Kenya’s hydro-power production capacity is about to be exhausted. Consequently, attention has now turned to geothermal sources estimated to have a potential of 10,000MW concentrated in the Rift Valley.
Outgoing KenGen managing director Eddy Njoroge said the country’s capacity to develop new hydro-power sources was limited due to lack of sources where power can be tapped.
“There is not much capacity left in hydro-power production. Production of hydro-power is site -specific. We do not see any other major hydro–power project coming up in the future,” said Mr Njoroge.
KenGen is undertaking construction and rehabilitation of various hydro-power plants. Kindaruma plant that has been producing 40MW will now generate 32MW more when expansion and rehabilitation is completed. Others lined up for rehabilitation are Kiambere, Tana and Sangoro plants.
According to Mr Njoroge, half of the country’s power needs by 2018 will come from geothermal sources to feed rising demand and cushion it from erratic hydropower generation.
There are two major geothermal sources that KenGen is undertaking; 280MW Olkaria 1 and 585MW Olkaria. He said commissioning of the two plants will be done in February and September next year.
Energy experts say Kenya’s hope of attaining the 15,000MW target by 2030 lies in exploitation of its estimated 10,000MW geothermal potential in Rift Valley.
Presently, there is less than 300MW obtained from geothermal sources. This is due to the high initial costs involved in exploitation with private investors initially hesitant to incur upfront costs that involve data collection and other field studies.
The government set up Geothermal Development Company (GDC) to soak up these initial costs of studies and facilitate the entry of private investors.
Financiers such as African Development Bank have provided funds to GDC to facilitate exploitation of geothermal power at the Menengai Crater through procuring and commissioning of drilling rigs, wellhead generation units, acquisition of offshore drilling materials, and consultancy services.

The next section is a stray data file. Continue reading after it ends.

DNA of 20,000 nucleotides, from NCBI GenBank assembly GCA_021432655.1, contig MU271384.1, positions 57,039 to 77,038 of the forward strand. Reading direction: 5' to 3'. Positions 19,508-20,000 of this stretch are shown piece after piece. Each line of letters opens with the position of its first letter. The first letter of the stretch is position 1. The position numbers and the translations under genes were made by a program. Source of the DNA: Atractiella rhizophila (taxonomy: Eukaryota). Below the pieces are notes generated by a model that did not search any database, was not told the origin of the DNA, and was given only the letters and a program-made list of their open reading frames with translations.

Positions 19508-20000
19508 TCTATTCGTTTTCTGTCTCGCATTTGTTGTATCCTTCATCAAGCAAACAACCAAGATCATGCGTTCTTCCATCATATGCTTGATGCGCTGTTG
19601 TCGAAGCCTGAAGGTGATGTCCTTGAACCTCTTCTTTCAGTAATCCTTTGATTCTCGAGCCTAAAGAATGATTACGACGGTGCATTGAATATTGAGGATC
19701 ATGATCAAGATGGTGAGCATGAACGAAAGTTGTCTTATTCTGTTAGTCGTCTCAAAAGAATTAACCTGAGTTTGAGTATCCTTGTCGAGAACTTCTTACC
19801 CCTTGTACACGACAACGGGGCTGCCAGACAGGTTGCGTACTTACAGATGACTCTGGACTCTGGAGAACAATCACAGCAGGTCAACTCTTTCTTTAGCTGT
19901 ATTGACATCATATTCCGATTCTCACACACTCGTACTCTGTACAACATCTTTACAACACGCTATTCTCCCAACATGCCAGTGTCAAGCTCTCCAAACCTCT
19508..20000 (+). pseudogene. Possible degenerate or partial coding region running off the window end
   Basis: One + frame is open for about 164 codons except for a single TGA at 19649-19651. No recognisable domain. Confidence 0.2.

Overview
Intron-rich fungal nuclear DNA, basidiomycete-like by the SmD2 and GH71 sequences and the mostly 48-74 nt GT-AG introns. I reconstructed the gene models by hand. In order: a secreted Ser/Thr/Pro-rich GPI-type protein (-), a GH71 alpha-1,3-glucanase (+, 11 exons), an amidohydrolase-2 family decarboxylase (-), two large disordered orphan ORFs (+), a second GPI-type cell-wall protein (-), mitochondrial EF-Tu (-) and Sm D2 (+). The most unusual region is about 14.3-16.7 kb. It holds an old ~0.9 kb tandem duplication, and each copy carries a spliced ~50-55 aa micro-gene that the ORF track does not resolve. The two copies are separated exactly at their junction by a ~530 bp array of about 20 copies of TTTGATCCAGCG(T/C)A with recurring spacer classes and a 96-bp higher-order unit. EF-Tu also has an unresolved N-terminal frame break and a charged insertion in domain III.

The government has stepped up expansion of power sources through exploitation of geothermal, wind and solar in recent years to meet the rising demand.
Current production stands at 1600MW against a peak of 1300MW. The demand for power has been expanding with growth of the economy and domestic connections through increased rural electrification.
“We want to shift to alternative sources of power that will provide cheaper electricity. Geothermal energy has high initial investment but provides cheaper electricity in the long run,” said Mr Njoroge in an earlier interview.
The geothermal wells that include Olkaria and Menengai are expected to provide over 1,200MW when operational.
KenGen has been exploring various financing options that include direct foreign investment, vendor financing, public-private partnerships (PPPs) and independent power projects (IPPs) as well as built, operate transfer (BOT).
KenGen signed a Sh98.6 billion ($1.3 billion) funding deal with Sinclair Knight Merz Ltd, a New Zealand firm, in 2010 to provide some of the cash. The money was to be raised by a consortium of Japan International Cooperation Agency, French Development Agency, European Investment Bank, World Bank, and German owned development bank KfW Group.
The country’s power demand has been growing at over eight per cent a year, leaving a small reserve margin of less than five per cent that is wiped out when there is drought.